Brian Eno and I have twice performed a musical version of Sum, once at the Sydney Opera House, and once at the Brighton Dome. Learn more.

Hear British rocker Jarvis Cocker read the short story "Descent of Species" from Sum.

The author Will Self and I appeared on stage together to discuss life, death, and what makes good writing.

I've had the good fortune to collaborate on stage a couple of times with author Philip Pullman.

 Hear actress Emily Blunt read the story "The Cast" from Sum.

We love NPR's Radiolab. If you haven't listened to it yet, you should.  Check out several episodes featuring David's science or writing.

From the Blog

  • New Scientist time story
    New Scientist time story

    New Scientist magazine recently featured my time perception research as their cover story. 

  • The Neuroscience of Engagement
    The Neuroscience of Engagement

    Why don't we do what we know we should?  Here's a talk I gave at Stanford Medical School telling why, and what to do about it.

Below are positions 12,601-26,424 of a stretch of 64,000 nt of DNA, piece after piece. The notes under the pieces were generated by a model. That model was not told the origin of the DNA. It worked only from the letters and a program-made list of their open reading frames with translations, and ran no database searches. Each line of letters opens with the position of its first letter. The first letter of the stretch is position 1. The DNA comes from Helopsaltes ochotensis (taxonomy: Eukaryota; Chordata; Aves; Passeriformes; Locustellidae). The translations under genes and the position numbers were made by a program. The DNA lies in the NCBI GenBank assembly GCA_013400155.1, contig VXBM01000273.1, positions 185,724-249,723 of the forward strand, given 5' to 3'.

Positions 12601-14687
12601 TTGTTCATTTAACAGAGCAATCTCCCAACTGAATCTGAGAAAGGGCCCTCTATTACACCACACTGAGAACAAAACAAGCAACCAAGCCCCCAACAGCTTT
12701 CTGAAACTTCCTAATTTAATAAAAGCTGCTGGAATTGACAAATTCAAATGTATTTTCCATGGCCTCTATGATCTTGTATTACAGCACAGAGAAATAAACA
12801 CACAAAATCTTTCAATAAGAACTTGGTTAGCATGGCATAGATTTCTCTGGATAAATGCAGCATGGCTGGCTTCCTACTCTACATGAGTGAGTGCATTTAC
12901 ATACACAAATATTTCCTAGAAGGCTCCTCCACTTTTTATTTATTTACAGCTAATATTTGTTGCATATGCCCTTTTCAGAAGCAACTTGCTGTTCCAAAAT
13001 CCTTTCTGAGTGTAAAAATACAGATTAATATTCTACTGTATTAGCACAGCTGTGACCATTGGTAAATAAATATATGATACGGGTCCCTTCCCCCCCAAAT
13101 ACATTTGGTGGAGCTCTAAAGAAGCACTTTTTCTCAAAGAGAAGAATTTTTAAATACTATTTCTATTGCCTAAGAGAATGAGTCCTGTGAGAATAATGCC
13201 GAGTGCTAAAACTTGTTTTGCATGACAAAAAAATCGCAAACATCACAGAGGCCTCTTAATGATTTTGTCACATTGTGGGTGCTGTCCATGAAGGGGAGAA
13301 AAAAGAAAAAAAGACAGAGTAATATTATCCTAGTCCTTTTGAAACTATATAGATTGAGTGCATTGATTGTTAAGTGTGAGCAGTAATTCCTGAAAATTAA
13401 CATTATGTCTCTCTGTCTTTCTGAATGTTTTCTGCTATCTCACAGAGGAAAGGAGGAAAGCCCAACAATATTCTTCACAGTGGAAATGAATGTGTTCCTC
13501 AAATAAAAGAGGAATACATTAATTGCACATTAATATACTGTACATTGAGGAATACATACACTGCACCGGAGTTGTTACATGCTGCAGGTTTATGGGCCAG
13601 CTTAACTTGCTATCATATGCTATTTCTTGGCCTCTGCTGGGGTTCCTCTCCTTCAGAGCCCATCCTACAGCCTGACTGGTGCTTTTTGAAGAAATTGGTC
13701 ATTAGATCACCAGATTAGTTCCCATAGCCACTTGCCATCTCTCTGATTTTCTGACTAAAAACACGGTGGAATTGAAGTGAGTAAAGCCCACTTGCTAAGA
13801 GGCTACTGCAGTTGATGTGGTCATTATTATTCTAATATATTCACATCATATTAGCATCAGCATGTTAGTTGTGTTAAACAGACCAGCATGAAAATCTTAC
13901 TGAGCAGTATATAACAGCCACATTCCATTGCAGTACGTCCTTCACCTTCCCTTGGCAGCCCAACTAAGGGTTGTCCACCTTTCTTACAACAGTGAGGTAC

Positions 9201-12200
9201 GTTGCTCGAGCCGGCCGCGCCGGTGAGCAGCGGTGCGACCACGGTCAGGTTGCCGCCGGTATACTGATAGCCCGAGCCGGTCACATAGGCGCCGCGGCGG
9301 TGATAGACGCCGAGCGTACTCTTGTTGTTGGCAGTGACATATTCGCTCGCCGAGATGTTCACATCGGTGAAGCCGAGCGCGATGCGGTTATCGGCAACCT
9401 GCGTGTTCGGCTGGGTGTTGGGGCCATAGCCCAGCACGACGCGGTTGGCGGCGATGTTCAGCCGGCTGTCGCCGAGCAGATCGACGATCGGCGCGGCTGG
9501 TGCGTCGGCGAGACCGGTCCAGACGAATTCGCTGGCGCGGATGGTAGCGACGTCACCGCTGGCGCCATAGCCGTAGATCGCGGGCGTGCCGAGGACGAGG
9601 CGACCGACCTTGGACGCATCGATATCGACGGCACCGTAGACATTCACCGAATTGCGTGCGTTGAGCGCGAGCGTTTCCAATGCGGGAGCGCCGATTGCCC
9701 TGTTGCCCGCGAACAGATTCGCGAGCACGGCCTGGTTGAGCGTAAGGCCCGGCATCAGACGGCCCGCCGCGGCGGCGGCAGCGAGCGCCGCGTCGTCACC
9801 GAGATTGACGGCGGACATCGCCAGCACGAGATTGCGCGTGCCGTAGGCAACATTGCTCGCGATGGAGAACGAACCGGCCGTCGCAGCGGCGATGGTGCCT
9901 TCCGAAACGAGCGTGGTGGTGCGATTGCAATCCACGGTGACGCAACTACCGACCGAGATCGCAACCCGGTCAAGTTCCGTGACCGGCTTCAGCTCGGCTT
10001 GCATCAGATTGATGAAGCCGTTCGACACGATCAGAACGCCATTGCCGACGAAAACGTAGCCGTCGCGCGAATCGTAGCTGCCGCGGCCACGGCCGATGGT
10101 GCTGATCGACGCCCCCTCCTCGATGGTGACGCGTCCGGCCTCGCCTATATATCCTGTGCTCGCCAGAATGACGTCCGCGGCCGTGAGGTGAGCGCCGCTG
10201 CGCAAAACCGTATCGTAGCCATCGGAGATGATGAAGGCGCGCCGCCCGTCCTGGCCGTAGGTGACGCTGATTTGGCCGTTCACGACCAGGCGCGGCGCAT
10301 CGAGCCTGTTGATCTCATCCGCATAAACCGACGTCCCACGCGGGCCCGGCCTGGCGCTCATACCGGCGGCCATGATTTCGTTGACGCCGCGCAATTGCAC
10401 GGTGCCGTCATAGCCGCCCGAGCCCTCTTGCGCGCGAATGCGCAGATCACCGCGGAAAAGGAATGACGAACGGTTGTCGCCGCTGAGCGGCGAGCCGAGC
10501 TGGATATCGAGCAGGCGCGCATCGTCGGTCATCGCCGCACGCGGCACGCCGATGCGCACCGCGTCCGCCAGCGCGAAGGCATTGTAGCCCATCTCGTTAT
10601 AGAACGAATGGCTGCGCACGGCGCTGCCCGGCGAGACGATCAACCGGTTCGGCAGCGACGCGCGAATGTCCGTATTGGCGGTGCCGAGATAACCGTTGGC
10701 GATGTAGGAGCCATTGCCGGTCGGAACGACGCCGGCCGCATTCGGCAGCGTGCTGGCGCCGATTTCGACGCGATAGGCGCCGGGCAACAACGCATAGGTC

• After Sandy Hook: Why mental illness matters
    After Sandy Hook: Why mental illness matters

    The shootings at Sandy Hook sparked debate ranging from gun control to bulletproof windows. But the most fruitful approach may be to prioritize our discussion of mental illness.

  • Why I am a Possibilian
    Why I am a Possibilian

    Our ignorance of the cosmos is too vast to commit to atheism, and yet we know too much to commit to a particular religion. A third position, agnosticism, is often an uninteresting stance in which a person simply questions whether his traditional religious story is true or not true. I call myself a possibilian. Find out why.

Newsflashes

How the Internet will save civilization

David's iPad app "Why the Net Matters, or Six Ways to Avert the Collapse of Civilization" was recently called a "superbook" by the New York Times Magazine. For a taste of the argument, read David's article in WIRED or watch a video of his talk at the Long Now Foundation. Don't have an iPad? The manuscript is now available as an eBook.

Eagleman and Brian Eno bring Sum to Sydney Opera House

In June, 2009, David Eagleman collaborated with musician/producer Brian Eno to perform a musical reading of Sum to 1,000 people at the Sydney Opera House. In May of 2010 they performed together again to 1,200 people at the Brighton Dome in England. Stay tuned for further performances.

Why Brain Science Matters

Why should the US invest in brain science? See David's opinion in the New York Times.

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